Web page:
When your teenager is weighing the big decision of where to go to college, you may be considering things like cost, curriculum and other factors. But the location of the school should be a primary consideration. Some teens may desire to leave the nest and go as far away from home as possible. Still, others either stay home and commute to college or they choose a university that is close by. Whatever choice is made, it is a personal one. Here is a list of considerations as to why the location of your college is important.
The expense of college is often the first and most important consideration. The location of your school can have an impact on the cost. When choosing a school close to home, you may take advantage of in-state tuition rates. And because you are close-by, you won’t have travel expenses. Going to school driving distance from home can keep costs down. Airfare is expensive. But keep in mind if you choose an out-of-state school, you may be awarded scholarships that offset expenses. You’ll need to consider that location of school does not necessarily dictate cost. Where would you go to school if cost was not a factor? Make sure that college/location is on the list. Then weigh in the other elements to consider.
When choosing a college, consider the network of people that comes with it. You’ll be spending pretty much all your time with students and teachers. Try to get a sense of how the community interacts with one another. Make observations by sitting in on a class and watch students outside the classroom. Visit a coffee shop and see how local people are. Can you envision yourself feeling comfortable with these people?
The actual environment of a college or university is important. Think about the size of the school and whether it’s urban or rural. What are the buildings like? Do you feel at ease in the classrooms? Would you feel at home in the dorm? What’s the weather like? All of these questions are good ones to look at. Being comfortable in your physical environment should be a factor in your decision on where to go to college.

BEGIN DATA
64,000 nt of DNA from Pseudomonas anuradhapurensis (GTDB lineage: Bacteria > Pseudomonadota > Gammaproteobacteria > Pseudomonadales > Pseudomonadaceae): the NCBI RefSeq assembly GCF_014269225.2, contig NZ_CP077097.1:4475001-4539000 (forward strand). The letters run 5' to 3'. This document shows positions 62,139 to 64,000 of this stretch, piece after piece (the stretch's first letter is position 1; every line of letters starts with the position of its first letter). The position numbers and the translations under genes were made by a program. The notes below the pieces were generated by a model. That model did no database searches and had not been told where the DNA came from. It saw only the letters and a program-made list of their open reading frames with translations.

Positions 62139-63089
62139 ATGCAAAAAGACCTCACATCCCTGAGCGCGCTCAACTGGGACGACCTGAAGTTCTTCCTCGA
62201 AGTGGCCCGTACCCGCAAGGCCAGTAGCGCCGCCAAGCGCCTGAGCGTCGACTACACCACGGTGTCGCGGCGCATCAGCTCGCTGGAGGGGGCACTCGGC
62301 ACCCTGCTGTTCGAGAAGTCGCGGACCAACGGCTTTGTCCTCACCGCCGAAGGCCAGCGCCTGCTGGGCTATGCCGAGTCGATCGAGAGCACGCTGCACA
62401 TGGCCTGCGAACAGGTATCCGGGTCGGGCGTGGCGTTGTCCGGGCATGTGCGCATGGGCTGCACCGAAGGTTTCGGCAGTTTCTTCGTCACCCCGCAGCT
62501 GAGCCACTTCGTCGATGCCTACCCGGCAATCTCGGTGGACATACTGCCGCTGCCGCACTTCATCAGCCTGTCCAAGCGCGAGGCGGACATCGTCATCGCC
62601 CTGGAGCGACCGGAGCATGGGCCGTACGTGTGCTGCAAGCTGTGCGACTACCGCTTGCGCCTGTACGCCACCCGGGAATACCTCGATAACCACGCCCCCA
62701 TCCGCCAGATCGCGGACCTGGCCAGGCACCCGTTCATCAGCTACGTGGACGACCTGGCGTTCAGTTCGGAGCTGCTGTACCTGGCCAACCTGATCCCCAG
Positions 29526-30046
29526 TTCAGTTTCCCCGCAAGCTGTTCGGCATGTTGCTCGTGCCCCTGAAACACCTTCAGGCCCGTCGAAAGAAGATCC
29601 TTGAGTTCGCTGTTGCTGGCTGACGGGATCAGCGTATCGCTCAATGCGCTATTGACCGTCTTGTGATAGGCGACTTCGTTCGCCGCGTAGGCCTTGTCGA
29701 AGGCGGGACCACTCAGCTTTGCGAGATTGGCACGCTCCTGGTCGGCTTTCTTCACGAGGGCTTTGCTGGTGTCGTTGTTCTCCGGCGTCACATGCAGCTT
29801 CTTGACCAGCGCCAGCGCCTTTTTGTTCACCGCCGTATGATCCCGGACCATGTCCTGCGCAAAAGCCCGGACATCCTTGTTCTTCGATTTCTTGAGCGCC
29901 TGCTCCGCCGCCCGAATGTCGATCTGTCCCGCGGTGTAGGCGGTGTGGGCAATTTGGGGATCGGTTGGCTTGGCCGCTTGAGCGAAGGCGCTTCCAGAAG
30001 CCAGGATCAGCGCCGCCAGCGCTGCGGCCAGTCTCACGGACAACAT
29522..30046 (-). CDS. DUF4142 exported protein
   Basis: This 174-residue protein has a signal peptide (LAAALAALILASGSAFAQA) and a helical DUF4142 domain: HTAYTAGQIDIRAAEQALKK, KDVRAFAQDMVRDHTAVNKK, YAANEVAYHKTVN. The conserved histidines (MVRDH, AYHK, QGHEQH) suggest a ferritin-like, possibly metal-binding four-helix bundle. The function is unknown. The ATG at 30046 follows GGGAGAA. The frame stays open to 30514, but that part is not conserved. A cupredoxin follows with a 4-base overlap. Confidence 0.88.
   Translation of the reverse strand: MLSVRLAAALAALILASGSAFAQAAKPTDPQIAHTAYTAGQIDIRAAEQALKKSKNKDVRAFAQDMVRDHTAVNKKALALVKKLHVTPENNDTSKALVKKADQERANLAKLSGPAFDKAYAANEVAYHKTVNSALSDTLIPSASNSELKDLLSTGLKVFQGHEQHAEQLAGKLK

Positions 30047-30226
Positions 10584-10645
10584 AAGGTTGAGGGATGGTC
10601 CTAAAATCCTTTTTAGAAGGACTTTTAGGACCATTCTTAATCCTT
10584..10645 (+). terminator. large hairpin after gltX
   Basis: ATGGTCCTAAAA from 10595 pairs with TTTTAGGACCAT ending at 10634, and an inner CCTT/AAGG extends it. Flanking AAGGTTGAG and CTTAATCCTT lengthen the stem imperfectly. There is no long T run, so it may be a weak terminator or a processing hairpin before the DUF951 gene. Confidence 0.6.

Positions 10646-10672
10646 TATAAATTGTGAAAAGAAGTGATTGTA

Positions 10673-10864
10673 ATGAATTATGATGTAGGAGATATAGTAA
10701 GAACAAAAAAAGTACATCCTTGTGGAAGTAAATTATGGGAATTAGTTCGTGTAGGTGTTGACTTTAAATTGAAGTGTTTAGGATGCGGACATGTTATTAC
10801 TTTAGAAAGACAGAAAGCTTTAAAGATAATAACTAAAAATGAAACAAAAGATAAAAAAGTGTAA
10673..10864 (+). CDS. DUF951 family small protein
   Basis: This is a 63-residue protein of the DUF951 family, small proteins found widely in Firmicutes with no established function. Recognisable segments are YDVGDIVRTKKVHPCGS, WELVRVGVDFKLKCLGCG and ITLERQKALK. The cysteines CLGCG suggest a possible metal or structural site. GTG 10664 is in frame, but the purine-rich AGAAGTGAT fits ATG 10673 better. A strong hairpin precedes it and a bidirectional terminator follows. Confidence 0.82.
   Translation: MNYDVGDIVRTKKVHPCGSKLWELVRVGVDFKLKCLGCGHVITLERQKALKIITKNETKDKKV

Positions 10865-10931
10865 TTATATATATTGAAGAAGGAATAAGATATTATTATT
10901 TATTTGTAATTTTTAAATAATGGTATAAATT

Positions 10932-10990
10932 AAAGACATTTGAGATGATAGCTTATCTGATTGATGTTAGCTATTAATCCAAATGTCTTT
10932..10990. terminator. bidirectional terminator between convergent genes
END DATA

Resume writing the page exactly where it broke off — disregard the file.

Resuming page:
While much education will occur in the classrooms of your college, you need to consider opportunities in the surrounding location. Investigate area companies or job opportunities in your field of interest. Some areas of study would benefit being near a bustling city while others near farmland. Consider this in your decision.
Location is an important factor to consider as we have outlined. Even if you desire to break free from your hometown, being able to return to it may be optimal until you get your bearing in a new place. There are always opportunities to branch out through travel, internships, exchange programs and college transfers. If you think you may need some support as you enter your first year of college, stay relatively close to home. On the other hand, consider that having your family so close may prevent you from taking full advantage school both academically and socially. Take your time in making a decision and weigh all the factors.